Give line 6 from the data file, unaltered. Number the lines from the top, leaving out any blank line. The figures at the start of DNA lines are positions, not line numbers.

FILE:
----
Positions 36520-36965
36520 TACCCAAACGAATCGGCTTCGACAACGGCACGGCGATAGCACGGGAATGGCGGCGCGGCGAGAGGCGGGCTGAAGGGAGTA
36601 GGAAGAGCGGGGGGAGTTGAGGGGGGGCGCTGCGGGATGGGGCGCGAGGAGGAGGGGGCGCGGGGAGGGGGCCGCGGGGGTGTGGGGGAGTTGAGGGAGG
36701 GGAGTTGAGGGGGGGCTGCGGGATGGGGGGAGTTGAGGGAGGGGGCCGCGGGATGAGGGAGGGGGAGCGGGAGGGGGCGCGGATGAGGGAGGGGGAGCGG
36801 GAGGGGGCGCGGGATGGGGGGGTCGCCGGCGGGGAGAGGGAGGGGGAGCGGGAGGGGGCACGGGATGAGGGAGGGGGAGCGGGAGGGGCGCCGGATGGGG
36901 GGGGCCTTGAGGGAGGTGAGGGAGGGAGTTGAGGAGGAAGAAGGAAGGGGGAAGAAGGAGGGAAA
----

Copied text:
36901 GGGGCCTTGAGGGAGGTGAGGGAGGGAGTTGAGGAGGAAGAAGGAAGGGGGAAGAAGGAGGGAAA